I also got to spend time with depth psychologist and painter, Nina Ross, whom I’ve known for many years. I spent my last morning in Santa Fe breakfasting at Reunity Resources, a market garden and popular Saturday morning destination for Santa Faens. We ate freshly prepared New Mexican food from the food truck, Roses Kitchen, in the shade of an enormous tree. Later, I explored Santa Fe’s art district, The Railyard, home to some elegant art galleries and home furnishing shops that ranged from high end to exotic and quirky. The Railyard is an active railroad station—a commuter train, running between Santa Fe and Albuquerque, is a welcome addition since I last lived in New Mexico.
On the evening before I left Santa Fe, another friend, Sheela Hewitt, held a party in my honor. A group of some of the most interesting, creative and independent women I’ve met in years came together in Sheela’s lovely garden. From there, in the hazy distance, one can see the Sangre de Christo mountains. In that glorious evening light, unique to New Mexico, we sat on the garden terrace and shared stories of our life’s journeys.
From Santa Fe I explored the small towns of Bernalillo and Placitas before returning to Albuquerque with it’s still charming Old Town and its new arts district. I even got to visit a winery! Then, sadly, it was time to return to Florida.
Old Town, Albuquerque and a sign for an Albuquerque winery
Because I was out of town, I missed St Petersburg’s Second Saturday ArtWalk in July. I have works in two exhibitions that opened then—The Members’ Show, Landmark, at The Morean Arts Center, up until September 12, and the exhibition titled Hoopla! in the Tully Levine Gallery at the Warehouse Arts District. I have small sculptures in both shows. I’m enjoying the challenges of working in 3-D again!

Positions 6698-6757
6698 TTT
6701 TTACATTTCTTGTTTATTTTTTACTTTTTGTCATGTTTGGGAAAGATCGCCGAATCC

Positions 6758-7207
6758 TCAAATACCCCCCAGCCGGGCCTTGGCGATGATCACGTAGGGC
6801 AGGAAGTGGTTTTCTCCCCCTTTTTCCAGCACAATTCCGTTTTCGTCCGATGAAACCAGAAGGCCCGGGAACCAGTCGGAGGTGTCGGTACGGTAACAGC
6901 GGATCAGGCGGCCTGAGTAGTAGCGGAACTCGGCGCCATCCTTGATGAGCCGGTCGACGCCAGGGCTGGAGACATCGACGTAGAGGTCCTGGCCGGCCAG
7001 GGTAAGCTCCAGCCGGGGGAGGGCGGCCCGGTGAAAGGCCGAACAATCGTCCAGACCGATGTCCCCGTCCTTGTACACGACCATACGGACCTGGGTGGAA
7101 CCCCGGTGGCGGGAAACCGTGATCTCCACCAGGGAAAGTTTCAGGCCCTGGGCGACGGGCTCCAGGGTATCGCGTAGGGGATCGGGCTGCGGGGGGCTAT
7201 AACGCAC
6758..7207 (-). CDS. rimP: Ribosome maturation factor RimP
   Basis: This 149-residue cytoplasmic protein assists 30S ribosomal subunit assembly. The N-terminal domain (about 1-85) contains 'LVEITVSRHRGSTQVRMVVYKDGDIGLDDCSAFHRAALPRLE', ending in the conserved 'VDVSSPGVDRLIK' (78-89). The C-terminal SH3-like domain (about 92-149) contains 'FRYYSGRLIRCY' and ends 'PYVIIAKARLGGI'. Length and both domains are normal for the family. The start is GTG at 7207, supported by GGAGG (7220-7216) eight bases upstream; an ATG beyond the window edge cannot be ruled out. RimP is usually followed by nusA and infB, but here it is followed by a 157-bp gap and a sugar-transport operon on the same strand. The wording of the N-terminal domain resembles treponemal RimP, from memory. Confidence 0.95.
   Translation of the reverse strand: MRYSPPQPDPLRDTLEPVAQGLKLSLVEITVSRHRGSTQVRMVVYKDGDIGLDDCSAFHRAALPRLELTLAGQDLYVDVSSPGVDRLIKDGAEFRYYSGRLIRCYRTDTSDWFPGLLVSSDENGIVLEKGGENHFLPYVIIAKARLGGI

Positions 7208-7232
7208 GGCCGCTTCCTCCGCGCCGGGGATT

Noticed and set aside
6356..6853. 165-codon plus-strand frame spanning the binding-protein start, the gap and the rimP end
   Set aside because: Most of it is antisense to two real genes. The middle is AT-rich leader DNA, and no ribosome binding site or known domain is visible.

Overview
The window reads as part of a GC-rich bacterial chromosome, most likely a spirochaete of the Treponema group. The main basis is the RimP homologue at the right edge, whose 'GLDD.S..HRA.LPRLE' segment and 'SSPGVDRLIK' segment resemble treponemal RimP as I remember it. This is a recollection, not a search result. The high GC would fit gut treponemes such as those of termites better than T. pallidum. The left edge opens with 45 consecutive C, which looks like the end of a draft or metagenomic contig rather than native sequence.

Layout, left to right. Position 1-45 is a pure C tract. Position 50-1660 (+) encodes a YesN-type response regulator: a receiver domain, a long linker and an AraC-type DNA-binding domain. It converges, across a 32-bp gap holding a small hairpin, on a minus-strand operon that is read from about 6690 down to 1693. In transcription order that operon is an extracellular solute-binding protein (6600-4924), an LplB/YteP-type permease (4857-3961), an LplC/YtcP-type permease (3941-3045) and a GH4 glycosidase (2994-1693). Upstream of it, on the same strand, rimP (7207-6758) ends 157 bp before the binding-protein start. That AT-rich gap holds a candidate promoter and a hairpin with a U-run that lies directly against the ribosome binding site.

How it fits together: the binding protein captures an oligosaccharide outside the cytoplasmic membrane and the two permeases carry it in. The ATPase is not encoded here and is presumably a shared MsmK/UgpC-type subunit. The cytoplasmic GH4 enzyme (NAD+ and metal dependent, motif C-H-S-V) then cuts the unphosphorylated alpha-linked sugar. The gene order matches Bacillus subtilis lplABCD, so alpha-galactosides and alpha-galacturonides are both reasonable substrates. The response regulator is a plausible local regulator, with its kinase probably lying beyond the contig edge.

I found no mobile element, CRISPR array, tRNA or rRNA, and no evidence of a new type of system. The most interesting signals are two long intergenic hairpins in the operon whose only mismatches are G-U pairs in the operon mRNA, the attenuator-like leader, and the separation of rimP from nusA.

“In the Beginning…”, found objects and mixed media, at the Morean Art Center. Center; “Filipino Rain Dancer”, found objects and mixed media, at WADA; works by my Morean Arts Center students, Martie Fagan (left) and Colette Bancroft (right). Both acrylic on canvas.
If you stop in at the Morean Arts Center to see the Landmark exhibition, don’t forget to check out A Leaf in the Wind: Poems by Jaro Majer, Artwork by Rose Marie Prins in the gift shop. Digital prints on watercolor paper of the colorful images are also available there. Or, if you’re not in St Petersburg, you can purchase our book and the prints from www.rosemarieprins.com. A selection of the Leaf in the Wind prints are also available at Lida’s Jungle in St Petersburg. There you can also purchase some of the healthiest plants I’ve seen anywhere. It’s a tropical jungle in the heart of St Petersburg! One of the owners will be visiting my studio soon to document me at work. Stay tuned!
If you’d rather be making art than looking at others’ art, sign up for my six week Beginning/Intermediate Painting Course at the Morean Arts Center. I teach acrylics, oils, watercolors and mixed media on Tuesday evenings and Friday mornings. Sign up on line or by calling 727-822-7872. If you’re a returning student, you can sign up for just three weeks. As usual, I’ll be teaching a Day-Long Mixed Media Workshop in the fall. Date to be decided. Let me know if you’re interested in participating. Here are some of the comments after my last Day-Long Mixed Media Workshop:
My expectations of an inspiring group process were fulfilled. And, I had a lot of fun and learned even more. And, I’m excited that I got so much done. And, Very enjoyable—the day flew by. And, Great workshop and thoughtful theme…[you are] as always, full of ideas, inspiration and guidance…always improving the work.
My next Day-Long Mixed Media Workshop is on Saturday, October 30th in my St Pete Studio. Space is limited–for more details and to reserve your space, contact me.
Save the Dates! I will have work in Creative Pinellas’ Arts Annual 2021. The Gala Reception is Thursday, November 11th; VIP premier 6-7pm; general admission 7-9pm. The exhibition is up November 12th to December 19th with a virtual Arts Festival on Sunday, November 14th.